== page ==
Field School 2018 – Week 8
Mace Long — Indiana University of Pennsylvania
“High Water for Tidewater Archaeology Weekend”
As Week Eight rolls in at Historic St Mary’s City, this became one of, if not the, most important week for all of us at the Field School in Historical Archaeology: the event known as Tidewater Archaeology Weekend was arriving. This is when members of the public are invited to come in and sift through dirt with us and enjoy special, behind-the-scenes tours of our sites and facilities. The importance of the event is to engage with the public by providing a hands-on experience where everyday people get to discover the artifacts and learn by experience what it is like to be an archaeologist.
The main method to accomplish this goal is to gather as much soil as possible with the usage of shovels and large plastic tubs rather than the traditional trowel and dust pan. A large amount of soil was needed because of the large quantity of people that we expected for the event. It would be quite awkward if we ran out of soil and there were still large amounts of people eagerly waiting to screen for artifacts! During the weekend, there were a variety of artifacts that were discovered. In one unit of our archaeological site, Unit 923, there were three objects of interest that were found in the span of several minutes! The artifacts were a large iron ring, half of a horseshoe, and an unidentified iron object. Each of these relics had a different meaning. The horseshoe, the second one found at the Calvert House site this season, had the importance of horse activity. Possibly, this indicated where the horses were kept since the colony required that ordinaries have stable space for many horses, sometimes up to as many as twenty. These horses would then be used for transportation or for communication purposes. The unknown iron object was a mystery but may be either be part of a firearm or a door hinge.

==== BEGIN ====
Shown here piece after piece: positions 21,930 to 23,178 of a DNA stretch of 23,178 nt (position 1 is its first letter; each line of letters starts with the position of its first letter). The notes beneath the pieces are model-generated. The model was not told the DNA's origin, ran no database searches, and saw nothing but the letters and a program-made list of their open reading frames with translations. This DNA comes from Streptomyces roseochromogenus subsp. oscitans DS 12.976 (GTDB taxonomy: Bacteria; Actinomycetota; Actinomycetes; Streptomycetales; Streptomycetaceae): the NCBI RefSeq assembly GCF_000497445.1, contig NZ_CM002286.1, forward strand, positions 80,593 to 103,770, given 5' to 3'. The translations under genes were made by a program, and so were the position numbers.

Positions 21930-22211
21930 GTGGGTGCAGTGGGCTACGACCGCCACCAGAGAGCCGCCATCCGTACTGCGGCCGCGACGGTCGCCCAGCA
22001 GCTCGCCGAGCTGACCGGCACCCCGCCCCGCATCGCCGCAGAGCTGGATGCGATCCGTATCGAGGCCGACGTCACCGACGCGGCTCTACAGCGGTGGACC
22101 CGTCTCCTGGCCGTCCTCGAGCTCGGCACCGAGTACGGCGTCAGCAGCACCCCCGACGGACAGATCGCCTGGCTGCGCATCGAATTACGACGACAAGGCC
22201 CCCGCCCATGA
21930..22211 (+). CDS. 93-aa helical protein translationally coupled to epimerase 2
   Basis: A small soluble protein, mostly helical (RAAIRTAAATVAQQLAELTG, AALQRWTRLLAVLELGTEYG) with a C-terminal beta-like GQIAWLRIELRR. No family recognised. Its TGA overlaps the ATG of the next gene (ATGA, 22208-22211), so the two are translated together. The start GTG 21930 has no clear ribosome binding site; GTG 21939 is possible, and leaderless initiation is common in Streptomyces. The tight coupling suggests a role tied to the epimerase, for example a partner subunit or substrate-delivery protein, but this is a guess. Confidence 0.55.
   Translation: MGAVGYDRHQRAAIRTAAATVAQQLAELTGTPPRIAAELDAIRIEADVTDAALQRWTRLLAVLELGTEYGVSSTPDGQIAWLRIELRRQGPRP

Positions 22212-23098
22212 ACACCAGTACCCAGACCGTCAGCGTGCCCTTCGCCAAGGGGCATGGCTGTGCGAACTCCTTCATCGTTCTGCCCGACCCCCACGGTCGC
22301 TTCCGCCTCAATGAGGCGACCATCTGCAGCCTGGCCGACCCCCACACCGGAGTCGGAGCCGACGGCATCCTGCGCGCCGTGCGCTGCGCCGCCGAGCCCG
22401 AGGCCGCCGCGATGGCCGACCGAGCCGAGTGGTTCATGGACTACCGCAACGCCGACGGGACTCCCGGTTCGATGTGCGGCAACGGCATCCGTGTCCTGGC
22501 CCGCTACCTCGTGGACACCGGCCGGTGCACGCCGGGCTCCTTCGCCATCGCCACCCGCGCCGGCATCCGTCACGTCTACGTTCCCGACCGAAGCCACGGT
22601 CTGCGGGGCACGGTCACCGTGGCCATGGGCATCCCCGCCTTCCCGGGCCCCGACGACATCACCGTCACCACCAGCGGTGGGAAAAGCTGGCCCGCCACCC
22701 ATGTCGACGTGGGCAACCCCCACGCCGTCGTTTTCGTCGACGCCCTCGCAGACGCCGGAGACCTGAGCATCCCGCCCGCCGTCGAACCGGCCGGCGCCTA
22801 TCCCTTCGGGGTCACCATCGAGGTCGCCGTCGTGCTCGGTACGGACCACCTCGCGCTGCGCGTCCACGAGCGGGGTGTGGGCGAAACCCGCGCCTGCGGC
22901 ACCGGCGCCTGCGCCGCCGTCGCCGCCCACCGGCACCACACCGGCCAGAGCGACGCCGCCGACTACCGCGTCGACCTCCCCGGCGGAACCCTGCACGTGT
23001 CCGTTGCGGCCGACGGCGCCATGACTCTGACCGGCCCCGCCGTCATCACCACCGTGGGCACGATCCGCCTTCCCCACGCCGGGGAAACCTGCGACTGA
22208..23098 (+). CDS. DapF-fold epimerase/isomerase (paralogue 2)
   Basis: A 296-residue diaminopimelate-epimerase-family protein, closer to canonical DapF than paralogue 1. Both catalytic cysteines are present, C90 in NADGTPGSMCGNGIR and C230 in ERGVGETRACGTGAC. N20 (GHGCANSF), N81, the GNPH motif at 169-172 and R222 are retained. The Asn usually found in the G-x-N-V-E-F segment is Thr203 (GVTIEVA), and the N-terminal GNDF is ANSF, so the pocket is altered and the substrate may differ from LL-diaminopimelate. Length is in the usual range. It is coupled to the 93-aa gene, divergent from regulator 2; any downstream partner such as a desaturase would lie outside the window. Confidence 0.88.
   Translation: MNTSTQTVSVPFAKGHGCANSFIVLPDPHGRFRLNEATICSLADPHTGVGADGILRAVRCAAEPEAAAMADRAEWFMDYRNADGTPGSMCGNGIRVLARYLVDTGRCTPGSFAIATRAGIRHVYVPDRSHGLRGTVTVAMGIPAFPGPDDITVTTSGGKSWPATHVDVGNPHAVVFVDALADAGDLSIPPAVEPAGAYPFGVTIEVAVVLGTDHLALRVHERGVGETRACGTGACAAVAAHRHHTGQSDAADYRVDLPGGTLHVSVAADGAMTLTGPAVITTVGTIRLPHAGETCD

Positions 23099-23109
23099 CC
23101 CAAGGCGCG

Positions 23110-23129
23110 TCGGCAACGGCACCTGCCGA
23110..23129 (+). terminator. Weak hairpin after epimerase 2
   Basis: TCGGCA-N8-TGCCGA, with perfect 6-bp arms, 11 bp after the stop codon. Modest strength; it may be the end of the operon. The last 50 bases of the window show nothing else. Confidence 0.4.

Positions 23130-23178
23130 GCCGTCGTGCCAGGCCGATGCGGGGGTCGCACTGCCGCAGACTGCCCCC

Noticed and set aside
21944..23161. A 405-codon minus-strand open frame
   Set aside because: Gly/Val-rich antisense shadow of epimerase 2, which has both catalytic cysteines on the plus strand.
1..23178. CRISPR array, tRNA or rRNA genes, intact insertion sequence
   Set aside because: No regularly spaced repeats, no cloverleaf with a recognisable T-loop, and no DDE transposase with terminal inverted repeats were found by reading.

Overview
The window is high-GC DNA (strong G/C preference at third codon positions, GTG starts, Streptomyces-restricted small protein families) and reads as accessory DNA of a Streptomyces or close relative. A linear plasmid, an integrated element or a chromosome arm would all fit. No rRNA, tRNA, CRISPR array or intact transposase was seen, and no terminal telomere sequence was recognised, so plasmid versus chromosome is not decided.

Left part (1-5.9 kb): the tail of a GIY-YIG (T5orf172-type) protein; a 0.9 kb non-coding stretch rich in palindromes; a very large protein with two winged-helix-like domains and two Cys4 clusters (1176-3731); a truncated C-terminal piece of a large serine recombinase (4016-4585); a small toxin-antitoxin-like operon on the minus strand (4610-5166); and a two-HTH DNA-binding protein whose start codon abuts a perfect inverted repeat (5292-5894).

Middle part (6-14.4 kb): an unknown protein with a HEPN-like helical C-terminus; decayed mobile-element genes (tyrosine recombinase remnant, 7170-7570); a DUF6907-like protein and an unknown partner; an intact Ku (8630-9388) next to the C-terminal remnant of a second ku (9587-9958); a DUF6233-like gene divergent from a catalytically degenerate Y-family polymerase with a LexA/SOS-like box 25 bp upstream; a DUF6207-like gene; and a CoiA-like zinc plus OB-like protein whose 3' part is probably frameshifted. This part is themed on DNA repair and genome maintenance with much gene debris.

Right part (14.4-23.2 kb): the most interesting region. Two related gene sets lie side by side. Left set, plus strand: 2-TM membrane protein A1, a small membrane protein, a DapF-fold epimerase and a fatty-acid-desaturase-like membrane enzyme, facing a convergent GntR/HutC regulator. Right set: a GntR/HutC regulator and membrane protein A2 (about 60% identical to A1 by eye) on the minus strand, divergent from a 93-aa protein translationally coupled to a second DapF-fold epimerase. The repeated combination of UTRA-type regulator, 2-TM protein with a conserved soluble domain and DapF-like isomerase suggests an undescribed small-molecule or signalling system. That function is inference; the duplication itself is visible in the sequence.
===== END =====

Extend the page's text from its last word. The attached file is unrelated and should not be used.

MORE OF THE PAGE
Our preparations paid off with an engaging Tidewater Archaeology Weekend for the public. Despite some heavy rain, it was a success due to the arrival of plenty of people with umbrellas and raincoats to participate in the sifting and discovery of artifacts. My perspective changed with potential ways for information to be given to the community. I previously favored visual and verbal presentations along with readings in books. During Week Eight, I was able to witness the incredible instructive value of allowing people of all ages to sift through the dirt themselves and be educated physically with exciting hands-on participation. Tidewater Archaeology Weekend shaped both the public’s knowledge of the archaeological processes and our own perspective of the ways we can reach out and share the unearthing of artifacts with wider audiences.